Meanwhile, the second armored fighting vehicle was able to knock out enough enemy bunkers using its 37mm main gun to allow a platoon from Company K of Hunt’s battalion to charge across the causeway onto Tanambogo at 4:40 pm. This provided the needed muscle to finally break the Japanese hold on the islet. Although the island was declared secure by 9 pm on August 8, isolated night attacks by the Japanese continued. It was not until the next day, after savage fighting with bayonet, rifle butt, and hand grenades, that the remaining defenders on Tanambogo were completely eliminated.
Of the 1,300 men committed, 70 Marines were killed and 87 wounded during the fight for Gavutu and Tanambogo. The Japanese lost 516 killed and 20 prisoners, 15 of whom were Korean laborers who had fought alongside their Japanese masters.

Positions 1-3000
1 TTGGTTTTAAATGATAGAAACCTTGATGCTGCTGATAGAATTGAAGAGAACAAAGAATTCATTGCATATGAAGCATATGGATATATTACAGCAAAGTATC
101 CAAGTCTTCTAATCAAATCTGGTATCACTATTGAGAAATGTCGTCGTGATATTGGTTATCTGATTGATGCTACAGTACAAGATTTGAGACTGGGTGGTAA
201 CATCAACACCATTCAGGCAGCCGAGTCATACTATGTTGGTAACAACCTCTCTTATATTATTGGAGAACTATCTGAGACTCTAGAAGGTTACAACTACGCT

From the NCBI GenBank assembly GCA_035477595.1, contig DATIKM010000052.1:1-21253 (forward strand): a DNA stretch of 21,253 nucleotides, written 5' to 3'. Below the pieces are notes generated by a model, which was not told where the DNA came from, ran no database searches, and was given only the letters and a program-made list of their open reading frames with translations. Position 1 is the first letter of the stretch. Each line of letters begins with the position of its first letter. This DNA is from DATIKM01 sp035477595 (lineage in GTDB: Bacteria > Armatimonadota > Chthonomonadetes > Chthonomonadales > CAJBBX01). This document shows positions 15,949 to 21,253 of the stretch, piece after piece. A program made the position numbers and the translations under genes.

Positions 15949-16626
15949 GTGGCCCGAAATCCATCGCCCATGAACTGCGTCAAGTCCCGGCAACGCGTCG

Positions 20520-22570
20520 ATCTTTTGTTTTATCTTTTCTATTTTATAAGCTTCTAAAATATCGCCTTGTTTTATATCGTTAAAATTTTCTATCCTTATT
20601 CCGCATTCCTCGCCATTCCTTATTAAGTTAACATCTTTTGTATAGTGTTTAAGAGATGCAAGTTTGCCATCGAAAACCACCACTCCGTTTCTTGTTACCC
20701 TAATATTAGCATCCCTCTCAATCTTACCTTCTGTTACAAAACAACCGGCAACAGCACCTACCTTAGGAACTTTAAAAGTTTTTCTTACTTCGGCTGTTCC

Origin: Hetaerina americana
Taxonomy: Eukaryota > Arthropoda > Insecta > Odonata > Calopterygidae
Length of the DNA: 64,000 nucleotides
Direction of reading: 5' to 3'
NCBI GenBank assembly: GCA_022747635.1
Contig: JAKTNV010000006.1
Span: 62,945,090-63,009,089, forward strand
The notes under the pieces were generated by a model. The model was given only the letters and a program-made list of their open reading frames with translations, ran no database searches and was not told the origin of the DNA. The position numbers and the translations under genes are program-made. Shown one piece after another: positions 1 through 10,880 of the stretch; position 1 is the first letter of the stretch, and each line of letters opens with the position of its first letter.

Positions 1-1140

“A Soldier’s Battle, Unremitting, and Relentless”
American deaths sustained in the capture of Tulagi, Gavutu, and Tanambogo totaled 122, while 863 Japanese perished in the three engagements. The 1st Marine Division’s after action report noted: “The combat assumed the nature of a storming operation from the outset, a soldier’s battle, unremitting, and relentless, to be decided only by the extermination of one or the other of the adversaries engaged. Soldierly behavior was manifest wherever the enemy was encountered.”
Shortly after Tulagi was taken by the Marines, Gavutu anchorage began serving as a giant naval base and refueling station. Purvis Bay assumed a significant role as a center for light naval forces operating in the middle and upper Solomons. Tulagi’s harbor also functioned as a temporary repair center for vessels damaged in the many naval battles that occurred in the Guadalcanal vicinity between August and December 1942. Later in the campaign for Guadalcanal, Tulagi became a U.S. PT Boat base.
After Tulagi, Gavutu, and Tanambogo were firmly in American hands, the majority of the Marines who wrested these islands away from the Japanese were transferred to Guadalcanal to help defend Henderson Field, the key to the victory in the Solomons, from repeated attempts by the Japanese Army to recapture it.